There are many professionals you may engage with as you manage the physical and mental well-being challenges associated with your lung condition. These may include general practitioners, respiratory physicians, exercise physiologists, psychologists, or social workers. However, being diagnosed with a lung condition can also have a significant impact on your financial wellbeing and security. This may be particularly true if your lung condition prevents you from working as much as you are used to or even working at all. This could be due to increased healthcare appointments, treatment side effects or if your lung condition was caused or made worse by your workplace, such as silicosis, asbestosis, or mesothelioma.
Financial concerns add increased stress to you and your family, and it can feel impossible to think about budgets, bills, and repayments when you are adjusting to a lung condition. The Moneysmart website from the Australian Government offers useful information, resources, and calculators to help you create a budget and understand your finances, but you may also wish to speak to a suitably qualified professional. It is important to understand the type of financial professionals you can see and understand the difference between them.
What is the difference between a financial counsellor and a financial advisor?
A financial counsellor is a qualified professional who provides free advice, information and advocacy on how to manage financial concerns, financial hardship, and debt. They do not accept any payments from third parties and are usually funded through community centres, not-for-profit organisations, or government programs. A financial counsellor can help you prioritise your debts, develop budgets and plans, help access concessions or legal assistance, and negotiate with creditors or agencies (e.g., landlord, utilities) on your behalf. It can be difficult to find a financial counsellor in your area, but the Moneysmart website has a useful map you can use to search by postcode. There are additional resources if you have a small business or live and work in rural areas.
There is also a free National Debt Helpline (1800 007 007) and Mob Strong Debt Helpline (1800 808 488) you can call to access financial counselling via the telephone.
A financial advisor (sometimes known as a financial planner) is a qualified and licensed professional who advises on how to manage and increase your wealth and/or plan for long-term financial goals. This may include providing advice on investments such as property or shares, superannuation, life insurance, or they may assist with planning financially for retirement.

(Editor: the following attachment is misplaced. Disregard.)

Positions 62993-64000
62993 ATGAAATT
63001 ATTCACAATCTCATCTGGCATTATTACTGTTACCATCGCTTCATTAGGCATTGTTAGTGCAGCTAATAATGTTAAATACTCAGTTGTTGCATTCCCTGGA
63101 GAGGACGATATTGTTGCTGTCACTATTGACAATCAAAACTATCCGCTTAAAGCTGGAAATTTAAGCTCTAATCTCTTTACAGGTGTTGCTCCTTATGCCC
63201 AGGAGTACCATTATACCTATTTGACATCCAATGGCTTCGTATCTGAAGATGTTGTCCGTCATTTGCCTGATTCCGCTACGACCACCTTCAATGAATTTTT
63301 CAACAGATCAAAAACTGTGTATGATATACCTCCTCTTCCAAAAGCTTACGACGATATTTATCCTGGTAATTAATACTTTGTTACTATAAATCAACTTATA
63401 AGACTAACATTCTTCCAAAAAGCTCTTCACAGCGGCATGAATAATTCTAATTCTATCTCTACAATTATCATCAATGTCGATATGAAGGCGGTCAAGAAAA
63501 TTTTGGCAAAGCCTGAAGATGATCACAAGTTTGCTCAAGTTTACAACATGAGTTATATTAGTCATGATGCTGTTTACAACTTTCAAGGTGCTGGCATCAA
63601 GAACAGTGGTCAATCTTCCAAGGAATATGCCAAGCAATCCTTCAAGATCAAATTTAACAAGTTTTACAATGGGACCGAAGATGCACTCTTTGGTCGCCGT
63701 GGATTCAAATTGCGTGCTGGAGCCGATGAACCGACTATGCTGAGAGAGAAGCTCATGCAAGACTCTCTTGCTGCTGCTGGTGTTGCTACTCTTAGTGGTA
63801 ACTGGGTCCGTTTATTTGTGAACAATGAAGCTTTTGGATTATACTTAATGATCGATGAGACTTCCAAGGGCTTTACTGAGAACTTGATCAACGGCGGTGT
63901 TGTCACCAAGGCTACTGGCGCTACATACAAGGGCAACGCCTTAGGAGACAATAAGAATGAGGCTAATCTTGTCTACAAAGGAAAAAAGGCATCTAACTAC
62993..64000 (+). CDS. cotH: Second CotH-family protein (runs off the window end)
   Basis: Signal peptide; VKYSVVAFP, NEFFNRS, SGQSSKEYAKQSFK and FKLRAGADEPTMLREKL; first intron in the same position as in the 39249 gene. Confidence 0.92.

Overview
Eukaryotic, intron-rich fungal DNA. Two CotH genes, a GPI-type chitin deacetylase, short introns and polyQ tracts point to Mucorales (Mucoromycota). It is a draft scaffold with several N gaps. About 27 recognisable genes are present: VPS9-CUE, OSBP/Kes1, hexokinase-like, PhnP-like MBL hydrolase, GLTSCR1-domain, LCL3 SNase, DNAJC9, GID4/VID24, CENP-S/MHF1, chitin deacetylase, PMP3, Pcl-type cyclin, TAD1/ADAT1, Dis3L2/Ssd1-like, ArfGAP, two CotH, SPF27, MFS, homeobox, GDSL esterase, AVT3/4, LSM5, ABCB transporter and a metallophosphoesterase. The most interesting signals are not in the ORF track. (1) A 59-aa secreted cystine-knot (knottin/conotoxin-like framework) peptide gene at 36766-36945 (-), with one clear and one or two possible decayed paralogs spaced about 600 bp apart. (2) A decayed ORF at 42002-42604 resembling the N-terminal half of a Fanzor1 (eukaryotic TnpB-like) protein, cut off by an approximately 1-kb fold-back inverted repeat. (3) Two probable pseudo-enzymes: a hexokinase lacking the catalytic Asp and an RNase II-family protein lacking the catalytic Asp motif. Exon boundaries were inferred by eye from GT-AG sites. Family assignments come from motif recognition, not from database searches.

You would usually pay a fee to use a financial advisor’s services. This means it is important to identify a financial advisor that suits your needs. For example, if you receive compensation or a lump sum benefit for a work-related lung condition, you may wish to pay a financial advisor to help. It’s important to note, not all financial advisors may be familiar with personal injury claims and providing specific and timely advice. The Moneysmart website provides tips on choosing a financial advisor and has a register of financial advisors you can search by name or postcode.
To simplify, a financial counsellor offers assistance and support with managing debt and financial hardship, whereas a financial advisor provides advice on increasing your money and/or assets.
|Financial counsellor||Financial advisor|
|Helps you: Prioritise your debts Develop budgets and plans Access concessions or legal assistance Negotiates with creditors, agencies, utilities, landlords etc. on your behalf.||Helps you: Increase your assets and investments (e.g. property or shares) Plan for long-term financial goals and/or retirement Maximise the benefits of superannuation or life insurance.|
*Ask your financial advisor whether any costs incurred are eligible for tax deductions.
Managing my financial wellbeing
The decision to access financial counselling and/or financial advice/planning services is entirely yours. In the meantime, it can be helpful to talk to a social worker who can help with practical and social support around housing, daily tasks, communication, managing medical appointments, and provide emotional support.
Want to find further practical, social or financial support? Visit our Social Services Directory by clicking on the button below.